Unfortunately the bowling pin lady must have touched something black while in the kiln, which has left a smudge on her back. The breast cancer survivor had a fleck of black glaze on her boob, which I could easily sand off with my rotary tool. I’m yet to seal her, as she has no glaze to protect her.
What do you think?
Continuing on with my motherly theme I created these two ladies, my pregnant woman having a moment with her bump and the blessed mother with her child.
This time to make sure they didn’t slump I used vinyl, taped into a cone, covered in a bread bag as a support. After the first day a drying I could remove the cone and pull free the plastic bag. If more shaping was needed, it could be done then, before the piece gets too dry. The following day I used a cut metal knitting needle to reach the end of the hollow cavity to ensure there is a gap in the clay, about the neck, creating an escape for trapped air during firing, prevent the ladies heads from blowing up, potentially taking out nearby pieces from other artists.
I had fun with the colouring of these pieces, blending brown to green on one piece and using a selection of blues on my watery woman. Unfortunately I was told about englobes, and coated the pieces in Kakapo Green and Peacock Blue. I thought this would give the girls some amazing texture and contrast. The watery lady looked ok, perhaps a bit too busy and the green lady kinda just went a solid bright green. Not really the earthy toned lady I had envisioned.
Oh well, I am told that this is what pottery is about. Experimenting. Especially when you have a group kiln, and you are not in control of the firing temperatures. I think I need to do some googling research of glazes, slips and englobes and perhaps invest in some products to my tastes, hopes and dreams.
I have not been deterred.
Thankfully my family consumes a lot of margarine and Aunt Betty puddings, as these containers make for the perfect moulds for my concrete candles!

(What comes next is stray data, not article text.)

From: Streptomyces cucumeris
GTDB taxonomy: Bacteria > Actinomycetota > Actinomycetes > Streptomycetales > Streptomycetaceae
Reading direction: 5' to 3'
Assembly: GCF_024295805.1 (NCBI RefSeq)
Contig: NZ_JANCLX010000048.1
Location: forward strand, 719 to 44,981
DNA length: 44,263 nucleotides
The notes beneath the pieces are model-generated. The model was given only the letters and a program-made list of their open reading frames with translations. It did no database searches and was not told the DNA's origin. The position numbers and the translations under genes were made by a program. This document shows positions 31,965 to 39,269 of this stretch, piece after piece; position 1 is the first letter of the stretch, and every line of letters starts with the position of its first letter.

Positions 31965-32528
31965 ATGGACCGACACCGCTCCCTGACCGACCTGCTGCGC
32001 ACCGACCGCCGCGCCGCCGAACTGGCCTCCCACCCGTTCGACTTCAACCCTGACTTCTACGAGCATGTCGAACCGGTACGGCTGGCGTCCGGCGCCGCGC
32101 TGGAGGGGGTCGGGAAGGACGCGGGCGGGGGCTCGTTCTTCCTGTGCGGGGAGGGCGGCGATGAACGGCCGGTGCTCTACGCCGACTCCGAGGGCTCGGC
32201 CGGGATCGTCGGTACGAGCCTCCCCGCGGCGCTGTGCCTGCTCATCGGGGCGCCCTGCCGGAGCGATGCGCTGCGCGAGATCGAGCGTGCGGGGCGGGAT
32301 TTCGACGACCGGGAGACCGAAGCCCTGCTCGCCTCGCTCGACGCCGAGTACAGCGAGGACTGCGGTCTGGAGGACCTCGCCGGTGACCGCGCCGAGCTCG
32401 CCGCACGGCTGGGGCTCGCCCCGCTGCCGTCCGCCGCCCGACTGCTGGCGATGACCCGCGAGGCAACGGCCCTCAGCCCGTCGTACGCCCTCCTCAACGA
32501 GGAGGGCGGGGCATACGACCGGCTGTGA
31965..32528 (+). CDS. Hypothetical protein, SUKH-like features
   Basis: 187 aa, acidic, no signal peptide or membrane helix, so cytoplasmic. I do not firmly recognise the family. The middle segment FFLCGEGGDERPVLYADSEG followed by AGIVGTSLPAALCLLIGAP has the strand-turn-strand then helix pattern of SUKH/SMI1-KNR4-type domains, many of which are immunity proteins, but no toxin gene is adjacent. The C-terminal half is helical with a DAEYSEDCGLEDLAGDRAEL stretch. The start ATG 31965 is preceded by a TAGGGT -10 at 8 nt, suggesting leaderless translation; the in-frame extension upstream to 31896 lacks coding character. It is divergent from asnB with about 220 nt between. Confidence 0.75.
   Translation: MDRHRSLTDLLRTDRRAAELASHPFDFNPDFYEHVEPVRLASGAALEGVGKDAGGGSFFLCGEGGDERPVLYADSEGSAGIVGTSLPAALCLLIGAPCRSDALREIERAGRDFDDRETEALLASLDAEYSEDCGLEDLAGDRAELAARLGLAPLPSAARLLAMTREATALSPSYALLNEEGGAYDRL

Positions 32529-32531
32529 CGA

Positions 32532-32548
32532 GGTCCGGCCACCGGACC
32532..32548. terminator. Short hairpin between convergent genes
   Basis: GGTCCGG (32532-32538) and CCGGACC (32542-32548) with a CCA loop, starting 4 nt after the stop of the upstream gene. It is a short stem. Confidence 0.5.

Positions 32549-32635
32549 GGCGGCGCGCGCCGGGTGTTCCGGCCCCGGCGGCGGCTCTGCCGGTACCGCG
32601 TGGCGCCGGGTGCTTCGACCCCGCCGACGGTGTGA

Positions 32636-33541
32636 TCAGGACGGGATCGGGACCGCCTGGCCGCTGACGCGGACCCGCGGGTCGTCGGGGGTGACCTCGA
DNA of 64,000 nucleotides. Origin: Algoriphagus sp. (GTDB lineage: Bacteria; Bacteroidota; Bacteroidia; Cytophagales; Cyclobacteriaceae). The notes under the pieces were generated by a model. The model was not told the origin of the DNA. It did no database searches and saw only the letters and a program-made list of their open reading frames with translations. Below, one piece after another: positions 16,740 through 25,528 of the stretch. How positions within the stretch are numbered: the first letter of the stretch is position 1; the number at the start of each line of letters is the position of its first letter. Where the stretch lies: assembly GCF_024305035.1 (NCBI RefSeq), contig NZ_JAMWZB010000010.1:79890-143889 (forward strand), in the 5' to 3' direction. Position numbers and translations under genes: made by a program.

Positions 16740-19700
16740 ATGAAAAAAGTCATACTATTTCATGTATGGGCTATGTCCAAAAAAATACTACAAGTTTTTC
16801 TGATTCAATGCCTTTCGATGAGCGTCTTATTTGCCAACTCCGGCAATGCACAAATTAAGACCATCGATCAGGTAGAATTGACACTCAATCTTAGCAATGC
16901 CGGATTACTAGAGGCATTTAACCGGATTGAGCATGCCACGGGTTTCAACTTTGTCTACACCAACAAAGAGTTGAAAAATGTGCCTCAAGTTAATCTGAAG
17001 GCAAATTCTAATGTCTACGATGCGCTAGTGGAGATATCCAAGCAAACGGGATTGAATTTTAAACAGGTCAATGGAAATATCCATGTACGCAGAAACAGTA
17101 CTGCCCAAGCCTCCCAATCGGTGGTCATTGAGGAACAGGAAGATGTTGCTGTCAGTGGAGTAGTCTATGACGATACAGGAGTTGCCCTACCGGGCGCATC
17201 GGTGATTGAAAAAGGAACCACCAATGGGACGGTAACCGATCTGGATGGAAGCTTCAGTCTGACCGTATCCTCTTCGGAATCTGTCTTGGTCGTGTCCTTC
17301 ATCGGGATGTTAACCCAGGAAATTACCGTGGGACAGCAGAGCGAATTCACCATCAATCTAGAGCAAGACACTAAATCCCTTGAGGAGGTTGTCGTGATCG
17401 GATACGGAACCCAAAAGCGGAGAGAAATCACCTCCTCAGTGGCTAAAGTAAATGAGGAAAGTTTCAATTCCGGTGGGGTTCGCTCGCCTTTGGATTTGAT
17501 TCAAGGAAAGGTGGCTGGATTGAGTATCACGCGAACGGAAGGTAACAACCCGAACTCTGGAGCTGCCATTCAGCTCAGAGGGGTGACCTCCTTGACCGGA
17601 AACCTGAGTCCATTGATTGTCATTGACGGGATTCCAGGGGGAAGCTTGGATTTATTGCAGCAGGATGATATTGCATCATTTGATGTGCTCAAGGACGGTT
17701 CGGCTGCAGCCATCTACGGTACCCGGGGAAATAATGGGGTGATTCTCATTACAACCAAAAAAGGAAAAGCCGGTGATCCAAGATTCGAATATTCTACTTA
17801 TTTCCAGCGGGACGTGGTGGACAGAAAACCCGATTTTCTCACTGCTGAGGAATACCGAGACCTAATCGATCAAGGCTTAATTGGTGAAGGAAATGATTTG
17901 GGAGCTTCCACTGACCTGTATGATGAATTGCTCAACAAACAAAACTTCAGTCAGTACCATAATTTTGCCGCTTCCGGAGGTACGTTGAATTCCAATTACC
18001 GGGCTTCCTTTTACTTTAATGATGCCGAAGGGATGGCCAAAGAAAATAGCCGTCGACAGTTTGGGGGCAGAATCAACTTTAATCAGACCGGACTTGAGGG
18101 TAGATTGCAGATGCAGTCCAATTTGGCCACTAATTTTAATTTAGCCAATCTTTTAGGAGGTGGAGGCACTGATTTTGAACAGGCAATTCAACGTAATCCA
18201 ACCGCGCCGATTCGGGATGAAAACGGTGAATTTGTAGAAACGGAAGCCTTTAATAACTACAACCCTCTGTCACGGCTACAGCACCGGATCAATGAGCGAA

Using a 1:2 mix of cement and sand and just the right amount of water, I create awesome little concrete bowls for planting up with succulents, cacti and orchids. Now that I have found the joy of candle making, I have been filling them with scented soy wax too!
What I found was interesting is that you need the right wick for the diameter of the bowl, so that it creates the maximum sized melted wax pool!
There’s all sorts of shapes, heights and thickness to experiment with. I even poured the wax into some drinking glasses, and once cool the wax candle just slid right out.
The wax I use is soft, and can also be used for creating melts to use in a tea light burner.
Simple, natural, handmade in New Zealand, unlike those crude oil paraffin based ones that can only be used in a specific electric warmer. And instead of cleaning out the wax once the scent has evaporated, simply purchase your own scent to add to it!
I love getting my kids involved with any of my Lulus Lists ventures, and put them to work constructing the boxes for packaging, giving them a brief lecture on child labour, how some countries can produce products for cheap by exploiting their staff and why we should encourage people to buy New Zealand handmade goods! ; )